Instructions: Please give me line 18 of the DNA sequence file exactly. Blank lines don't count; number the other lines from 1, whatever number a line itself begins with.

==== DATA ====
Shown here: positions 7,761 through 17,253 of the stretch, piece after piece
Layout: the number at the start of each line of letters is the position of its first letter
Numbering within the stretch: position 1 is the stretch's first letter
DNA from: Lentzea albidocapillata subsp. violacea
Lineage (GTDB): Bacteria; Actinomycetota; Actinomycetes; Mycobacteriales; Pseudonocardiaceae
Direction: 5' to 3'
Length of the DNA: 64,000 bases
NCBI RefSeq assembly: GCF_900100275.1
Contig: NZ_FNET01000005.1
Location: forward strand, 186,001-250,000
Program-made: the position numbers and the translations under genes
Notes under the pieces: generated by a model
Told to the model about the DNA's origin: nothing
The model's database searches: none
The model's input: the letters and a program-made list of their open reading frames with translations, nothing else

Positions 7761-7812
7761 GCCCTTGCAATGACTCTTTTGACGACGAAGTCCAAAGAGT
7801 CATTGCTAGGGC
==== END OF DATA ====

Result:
7801 CATTGCTAGGGC